Box Of Paperbacks: Not This August

Box Of Paperbacks: Not This August

(Not long ago, A.V. Club editor Keith Phipps purchased a large box containing over 75 vintage science fiction, crime, and adventure paperbacks. He is reading all of them. This is book number 36.)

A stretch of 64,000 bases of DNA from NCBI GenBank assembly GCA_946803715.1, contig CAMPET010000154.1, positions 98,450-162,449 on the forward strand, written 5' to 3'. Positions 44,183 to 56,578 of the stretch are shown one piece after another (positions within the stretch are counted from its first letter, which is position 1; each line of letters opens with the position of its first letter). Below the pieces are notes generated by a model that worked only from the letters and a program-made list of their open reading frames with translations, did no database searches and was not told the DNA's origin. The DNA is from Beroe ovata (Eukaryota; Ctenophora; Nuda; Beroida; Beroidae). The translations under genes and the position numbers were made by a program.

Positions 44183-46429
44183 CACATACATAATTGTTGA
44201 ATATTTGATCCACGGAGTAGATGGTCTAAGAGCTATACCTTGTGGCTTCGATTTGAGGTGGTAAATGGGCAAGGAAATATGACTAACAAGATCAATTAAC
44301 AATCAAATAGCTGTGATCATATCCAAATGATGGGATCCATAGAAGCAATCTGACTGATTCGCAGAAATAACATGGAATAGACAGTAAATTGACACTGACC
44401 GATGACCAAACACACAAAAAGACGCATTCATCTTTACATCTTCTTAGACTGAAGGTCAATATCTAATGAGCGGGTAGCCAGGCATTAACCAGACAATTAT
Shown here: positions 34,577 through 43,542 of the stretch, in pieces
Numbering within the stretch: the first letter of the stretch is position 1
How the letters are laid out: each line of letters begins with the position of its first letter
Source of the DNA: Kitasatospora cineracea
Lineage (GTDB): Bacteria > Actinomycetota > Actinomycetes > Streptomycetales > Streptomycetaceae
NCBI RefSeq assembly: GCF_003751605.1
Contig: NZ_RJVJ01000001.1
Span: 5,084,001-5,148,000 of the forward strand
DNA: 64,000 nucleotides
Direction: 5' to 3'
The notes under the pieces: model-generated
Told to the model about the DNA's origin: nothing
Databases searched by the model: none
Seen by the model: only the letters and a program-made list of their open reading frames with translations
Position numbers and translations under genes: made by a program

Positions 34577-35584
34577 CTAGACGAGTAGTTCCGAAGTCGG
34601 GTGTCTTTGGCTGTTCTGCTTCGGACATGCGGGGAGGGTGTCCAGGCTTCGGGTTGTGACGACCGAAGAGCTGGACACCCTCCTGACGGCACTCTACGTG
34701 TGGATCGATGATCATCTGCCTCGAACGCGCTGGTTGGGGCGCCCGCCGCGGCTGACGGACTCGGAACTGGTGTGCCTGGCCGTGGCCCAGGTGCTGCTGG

The best I can tell, I don't come from a long line of readers. In fact, I know of only one book passed on from my grandmother's house to my mom, None Dare Call It Treason by John Stormer. In case you haven't taken the time to pull this once-ubiquitous paperback first published in 1964 off the shelf of your nearest thrift store–if there's not a copy there, just wait for the nearest old Republican to die–let me sum it up for you: We're all doomed because of communism. Truman, Ike, Kennedy: All soft on communism. Every American institution: Crumbling because of communism. Your neighbors: Probably communists and if not they will be soon. A member of the John Birch Society–but of course–Stormer is a still-active writer and pastor who followed Treason with a sequel in 1990 called None Dare Call It Treason 25 Years Later. That may sound like bad timing, what with the Berlin Wall about to fall down and all, but he apparently still found communism everywhere and suspected that maybe all that Glasnost nonsense was an elaborate Soviet trick. I bring this up not to promote Stormer, but to point out that the Cold War made his kind of paranoia not just possible but sort of plausible. If two competing ideologies could point world-destroying weapons at each other then, sure, maybe you should look under your bed for the enemy. Why not? Getting in that mindset can only help in appreciating Not This August, a 1955 novel by Cyril M. Kornbluth. A member of the Futurians fan society, Kornbluth knew Isaac Asimov and Frederick Pohl, the latter of whom frequently served as his writing partner throughout Kornbluth's short career. Kornbluth's most famous book, Not This August (a.k.a. Christmas Ever), was a solo venture, however. Whether or not Pohl, a former member of the Young Communist League, didn't feel comfortable with the project, I don't know. (Pohl would later provide an afterword to the book in later editions but I haven't read that. Readers?) The novel opens on a war that the United States is destined to lose. Double-teamed by the USSR and Red China and operating with an exhausted military, it's forced to surrender and submit to a takeover by the Reds. (Not the Cincinnati baseball team, of course, though the book appeared around the time that they changed their name to the "Redlegs" to avoid the appearance of being fellow travelers. My dad still calls them the "Redlegs" today.) America's new Chinese and Soviet overlords arrive to find much of their work done for them. Protagonists Billy Justin, a Korean vet and freelance artist, has already been reassigned by the U.S. government to work as a farmer under the logic that America needs fresh eggs more than it needs slick commercial illustrations. Justin's unhappy with his lot as the book opens but fears that bad can turn to worse in his rural upstate community once the communists start to have their way. Not all his neighbors share those fears. That nice couple up the road are particularly pleased. Turns out they were communists all along helping to pass on information and stir discontent in the years before the takeover. They're more than ready for the glorious revolution. But here's the thing: The revolution isn't ready for them. In a chilling reversal of fortune, they're the first to be shot to death when the communists hit town. Moscow does not believe in traitors, it turns out, even traitors working for its own cause. Not This August is a novel of Cold War paranoia taken to its logical extreme but taking things to their logical extremes is at least part of what science fiction is about. At times it's a bit hysterical. Kornbluth frequently suggests that it's a flaw in the Soviet and Chinese characters makes them so evil, not their politics. At a certain point it becomes clear that the invaders are less interested in converting the U.S. into another outpost of communism than using it as a slave labor supply center for industrial and agriculture products for the rest of the empire. But Kornbluth is good at supplying the details of his particular vision of communist dystopia. With Soviet rule well-established in the Eastern United States, Billy watches the propaganda machine kick in. Visiting a store run by an exploitative capitalist-turned-commie-stooge, Billy checks out a comic book called Billy Spencer, Northeast Farmboy: